When Dick Diver’s father dies, he feels even more pressure to honor his legacy by being a moral person (Stern). However, this only causes his habits to worsen. Dick becomes addicted to alcohol, leading to violence and destruction. The death of Dick Diver’s father completely changes his chances of recovery and self-identification. Diver no longer acts as a paternal figure to Rosemary or Nicole, showing that he has completely lost his sense identity. Diver realizes at this moment that he cannot control his fate, saying “good-by all fathers” (Fitzgerald 204). He has completely lost any sense of hope. Furthermore, Dick Diver loses the opportunity to be successful and fails to do anything right. He cannot properly treat patients, maintain a healthy relationship, or live a virtuous life. Dick has lost any sense of who he was and has no chance of becoming “as good as he had intended to be” (Fitzgerald 204).
Dick Diver is incestuous and acts as a father figure in all of his romantic relationships due to lack of control in his own life. Diver enjoys controlling his partners, because to him, it affirms that he is powerful and respected. “Diver undergoes a process of self-dissipation throughout the novel: from a state of initial “all completeness” to an intermediary one in which we are told that “he still had pieces of his own most personal self for everyone”(Fitzgerald, 139) and finally to a total exhaustion, which is a form of inertness”(Stamatescu). Younger women are more likely to accept this dominating power because they are used to being controlled by adults and parents. They also might be less experienced and believe that Diver’s urge to control a relationship is normal. Having this power makes Diver feel more valuable as a person because being responsible for someone else and knowing that they depend on him fills the void of his own vulnerability. This is unhealthy for his well-being and results in loss of identity when these relationships fail.
Dick Diver enjoys being around younger women because they have no responsibility and have the freedom to live as they please. This explains Diver’s attraction to Rosemary. When Diver first meets her, he describes her saying, “her body hovered delicately on the last edge of childhood—she was almost eighteen, nearly complete, but the dew was still on her.” (Fitzgerald 3). Although it is slightly disturbing hearing Diver talk about a young lady in this manner, he describes his attraction to the qualities that make Rosemary youthful. He also notes that she still had dew on her, signifying her innocence and indicating that she was a virgin at the time. Furthermore, Diver describes his daughter Topsy, as “nine and very fair and exquisitely made like Nicole…Dick had worried about that” (Fitzgerald 257) and compares Rosemary to his daughter. This shows how inappropriate and extreme Diver’s feelings are. He is even attracted to his own daughter who is only a child. Dick Diver forms relationships with young girls like Rosemary because he wishes he had the same opportunities that they have. Young people have the power to create their future, unlike Diver, whose future was determined when he married Nicole. By surrounding himself with younger people, Diver can watch them blossom and live freely. This makes Diver feel like he is young again and is free from all of his burdens. This also distracts Diver from finding his true self by creating a false sense of identity. Dick Diver will never be young again and accepting his age and place in life is a big part of Diver’s identity that he must come to terms with to be happy.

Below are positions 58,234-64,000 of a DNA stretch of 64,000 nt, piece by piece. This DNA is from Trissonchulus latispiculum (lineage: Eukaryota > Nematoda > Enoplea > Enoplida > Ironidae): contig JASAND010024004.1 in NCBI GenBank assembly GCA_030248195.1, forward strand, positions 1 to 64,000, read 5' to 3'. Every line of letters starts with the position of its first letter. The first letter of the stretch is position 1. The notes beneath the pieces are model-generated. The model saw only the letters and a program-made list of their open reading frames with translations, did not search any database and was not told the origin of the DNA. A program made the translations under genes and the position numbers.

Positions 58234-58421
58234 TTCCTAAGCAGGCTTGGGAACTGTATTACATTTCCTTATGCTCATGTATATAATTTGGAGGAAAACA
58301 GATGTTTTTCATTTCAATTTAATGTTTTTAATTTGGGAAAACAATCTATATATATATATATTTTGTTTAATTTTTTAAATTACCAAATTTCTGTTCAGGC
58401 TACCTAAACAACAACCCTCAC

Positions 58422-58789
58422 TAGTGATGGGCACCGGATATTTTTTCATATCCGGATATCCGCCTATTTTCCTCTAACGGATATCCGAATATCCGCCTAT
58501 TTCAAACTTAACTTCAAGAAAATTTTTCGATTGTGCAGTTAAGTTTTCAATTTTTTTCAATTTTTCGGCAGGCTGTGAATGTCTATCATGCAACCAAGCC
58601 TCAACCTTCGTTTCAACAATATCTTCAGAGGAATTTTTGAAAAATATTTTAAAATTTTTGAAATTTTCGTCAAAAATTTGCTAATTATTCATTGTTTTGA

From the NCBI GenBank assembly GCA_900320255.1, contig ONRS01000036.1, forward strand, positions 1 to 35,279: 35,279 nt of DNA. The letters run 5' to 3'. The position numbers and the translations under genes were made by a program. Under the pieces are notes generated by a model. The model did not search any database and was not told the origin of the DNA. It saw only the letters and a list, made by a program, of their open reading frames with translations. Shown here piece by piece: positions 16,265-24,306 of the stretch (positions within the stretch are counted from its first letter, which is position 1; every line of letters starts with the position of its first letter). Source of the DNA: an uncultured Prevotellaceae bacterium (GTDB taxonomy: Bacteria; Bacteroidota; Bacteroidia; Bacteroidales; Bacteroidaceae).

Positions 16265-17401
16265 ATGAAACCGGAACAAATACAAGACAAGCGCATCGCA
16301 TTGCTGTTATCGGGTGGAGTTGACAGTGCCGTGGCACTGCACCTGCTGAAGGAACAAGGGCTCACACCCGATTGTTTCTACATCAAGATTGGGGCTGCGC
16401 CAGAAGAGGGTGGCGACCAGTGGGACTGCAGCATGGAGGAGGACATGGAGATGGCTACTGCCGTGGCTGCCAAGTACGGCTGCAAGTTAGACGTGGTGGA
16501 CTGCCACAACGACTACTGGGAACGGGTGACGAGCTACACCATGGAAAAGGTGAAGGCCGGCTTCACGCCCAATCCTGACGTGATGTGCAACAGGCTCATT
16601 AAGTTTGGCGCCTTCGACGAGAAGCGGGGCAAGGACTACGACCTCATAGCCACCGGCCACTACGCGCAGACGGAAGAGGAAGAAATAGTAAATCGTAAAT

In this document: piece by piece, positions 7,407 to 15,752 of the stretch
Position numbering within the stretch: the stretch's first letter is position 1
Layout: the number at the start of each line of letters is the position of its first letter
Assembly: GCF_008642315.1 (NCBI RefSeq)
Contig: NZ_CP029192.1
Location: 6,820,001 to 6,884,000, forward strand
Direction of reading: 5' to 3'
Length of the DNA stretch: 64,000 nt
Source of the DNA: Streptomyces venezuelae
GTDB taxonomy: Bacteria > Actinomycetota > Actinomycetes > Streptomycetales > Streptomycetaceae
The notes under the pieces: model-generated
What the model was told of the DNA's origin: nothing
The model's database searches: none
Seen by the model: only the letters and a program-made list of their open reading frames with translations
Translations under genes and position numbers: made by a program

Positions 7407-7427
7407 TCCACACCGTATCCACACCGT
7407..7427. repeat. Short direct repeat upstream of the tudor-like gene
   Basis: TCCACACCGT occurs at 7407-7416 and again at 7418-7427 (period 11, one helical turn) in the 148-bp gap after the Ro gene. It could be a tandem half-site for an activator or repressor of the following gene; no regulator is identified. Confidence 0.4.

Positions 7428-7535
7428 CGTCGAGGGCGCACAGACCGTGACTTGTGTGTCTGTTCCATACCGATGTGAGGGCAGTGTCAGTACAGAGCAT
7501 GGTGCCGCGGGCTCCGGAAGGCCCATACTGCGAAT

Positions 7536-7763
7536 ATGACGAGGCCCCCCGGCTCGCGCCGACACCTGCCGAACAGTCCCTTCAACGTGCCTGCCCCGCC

The twisted relationship of Dick Diver and his wife Nicole gave Diver a false sense of dependency that tarnished his identity. In retrospect, the arranged marriage was technically a way for Nicole to get the attention she needed due to her schizophrenia. However, Nicole’s incestuous past and lack of confidence caused her to become almost completely dependent on her husband, who reminded her of her own father. This made Dick Diver not only Nicole’s husband, but also her doctor and father figure. Nicole’s weakness and Dick’s feelings of importance are what keep this relationship stable (Galioto). Dick and Nicole’s once strong bond was shown when he “left a note for Maria Wallis signed “”Dicole,” the word with which he and Nicole had signed communications in the first days of love” (Fitzgerald 113). At one point, the Divers were so dependent on each other that it was normal for them to combine their names, as if they were one. However, as time went on, the marriage became strained and dishonest. The relationship became unenjoyable for Dick, and the lack of control over Nicole reflected his lack of control over his own life. Once Nicole started to become more independent and confident without Dick, the relationship became rocky.